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Ukraine: Turkish Drones

The indigenous program once again proves its worth not only for Turkey but its neighbours. Led by the much hyped Bayraktar TB2, Turkish UAVs are obliterating Russian armour once again, this time in Ukraine.

Simple yet efficient.

Turkey is one of the few countries in the region with own capabilities to project power beyond its boundaries, have been more and more utilising its indigenous military technologies in the battlefield.

In recent years, the country's military-industrial complex has produced one particular brand brand which has been featured more in the news than the ones like Lockheed Martin or Boeing.

And it is all for a reason.

Turkey's TB2 systems have enabled its users significant air superiority at a very cheap cost, and now one of the most battle hardened systems among its peers.

First in Iraq against PKK terrorists, then in Libya against French backed warlord Khalifa Haftar, TB2s tipped the balance of power on the ground. Following the bombing and killing of 34 Turkish soldiers in Northern Syria, Turkish military, one of the largest in NATO, has punished Syrian Republic's army northern division so severely that Assad's regime has not been able to move an inch further north for two years.

Finally, in Azerbaijan's campaign to liberate its occupied territories from Armenia, Turkish drones enabled Baku to regain everything lost over four years of war in only 44 days.

Today, Turkish drones seem to be proving their use in another campaign. Ukrainian armed forces and Ukrainian aircraft manufacturer Antonov last week began sharing footage taken from onboard cameras of TB2s showing destruction of Russian vehicles.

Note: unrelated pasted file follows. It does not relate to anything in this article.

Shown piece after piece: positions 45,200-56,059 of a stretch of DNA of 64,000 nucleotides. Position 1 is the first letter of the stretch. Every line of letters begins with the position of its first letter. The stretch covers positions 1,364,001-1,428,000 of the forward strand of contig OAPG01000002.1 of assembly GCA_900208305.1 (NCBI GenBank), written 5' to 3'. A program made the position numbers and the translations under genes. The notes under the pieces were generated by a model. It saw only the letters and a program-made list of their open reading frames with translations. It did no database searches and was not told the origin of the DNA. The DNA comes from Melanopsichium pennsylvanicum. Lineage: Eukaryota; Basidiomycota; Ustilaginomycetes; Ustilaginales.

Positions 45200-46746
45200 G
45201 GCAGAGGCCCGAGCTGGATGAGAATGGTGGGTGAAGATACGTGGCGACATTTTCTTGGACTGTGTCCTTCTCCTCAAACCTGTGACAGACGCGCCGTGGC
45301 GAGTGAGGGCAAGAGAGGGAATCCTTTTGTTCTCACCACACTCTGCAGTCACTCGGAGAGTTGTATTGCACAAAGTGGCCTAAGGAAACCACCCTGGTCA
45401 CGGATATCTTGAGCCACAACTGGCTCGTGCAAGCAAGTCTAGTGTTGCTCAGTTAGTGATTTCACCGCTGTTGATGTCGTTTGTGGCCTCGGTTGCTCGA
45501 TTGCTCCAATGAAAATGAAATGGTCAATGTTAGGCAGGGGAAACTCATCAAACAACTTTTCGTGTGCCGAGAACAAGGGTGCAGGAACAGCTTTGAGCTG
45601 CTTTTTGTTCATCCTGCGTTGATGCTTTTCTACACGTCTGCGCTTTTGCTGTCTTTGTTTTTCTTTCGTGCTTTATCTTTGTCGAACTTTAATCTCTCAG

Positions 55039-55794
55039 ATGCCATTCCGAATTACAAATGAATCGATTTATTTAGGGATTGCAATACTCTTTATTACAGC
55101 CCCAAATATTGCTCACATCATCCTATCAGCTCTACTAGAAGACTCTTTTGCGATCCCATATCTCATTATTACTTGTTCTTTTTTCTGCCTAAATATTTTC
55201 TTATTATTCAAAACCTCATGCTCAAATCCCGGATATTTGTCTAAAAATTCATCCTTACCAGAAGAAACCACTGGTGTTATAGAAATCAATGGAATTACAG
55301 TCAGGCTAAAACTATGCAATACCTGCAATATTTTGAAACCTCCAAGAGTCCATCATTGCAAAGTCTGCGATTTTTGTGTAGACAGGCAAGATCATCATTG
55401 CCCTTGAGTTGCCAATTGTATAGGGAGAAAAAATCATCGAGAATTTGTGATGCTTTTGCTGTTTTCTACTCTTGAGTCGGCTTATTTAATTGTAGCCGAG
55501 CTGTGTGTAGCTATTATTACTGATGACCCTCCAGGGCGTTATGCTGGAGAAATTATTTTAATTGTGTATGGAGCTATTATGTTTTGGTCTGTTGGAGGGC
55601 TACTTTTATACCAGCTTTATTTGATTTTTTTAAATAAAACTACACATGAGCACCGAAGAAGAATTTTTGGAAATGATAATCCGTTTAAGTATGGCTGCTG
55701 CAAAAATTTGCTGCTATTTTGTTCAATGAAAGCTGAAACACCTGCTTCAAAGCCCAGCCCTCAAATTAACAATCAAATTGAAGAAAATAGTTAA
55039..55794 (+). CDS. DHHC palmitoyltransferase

Making another successful appearance in yet another campaign against Russian armour, Turkish indigenous military-industrial complex despite foreign lobbying efforts in the US and Canada by Armenian groups, prove once again the importance of sovereign capabilities in manufacturing and engineering.

Here are some stories about TB2 in the international media:

Turkey’s very first unmanned aerial vehicle (UAV) may not be anywhere near as state-of-the-art as General Atomics’ MQ-9 Reaper or SkyGuardian drones. Yet its appeal lies in a brutally efficient cost-benefit ratio on the battlefield.

Ukraine claims these drones are inflicting extensive damage to Russia’s military assets. Russian tanks and other armored vehicles were purportedly destroyed in these drone attacks. While these claims are yet to be verified, estimates based on photographic evidence by open-source intelligence suggest hundreds have been lost.

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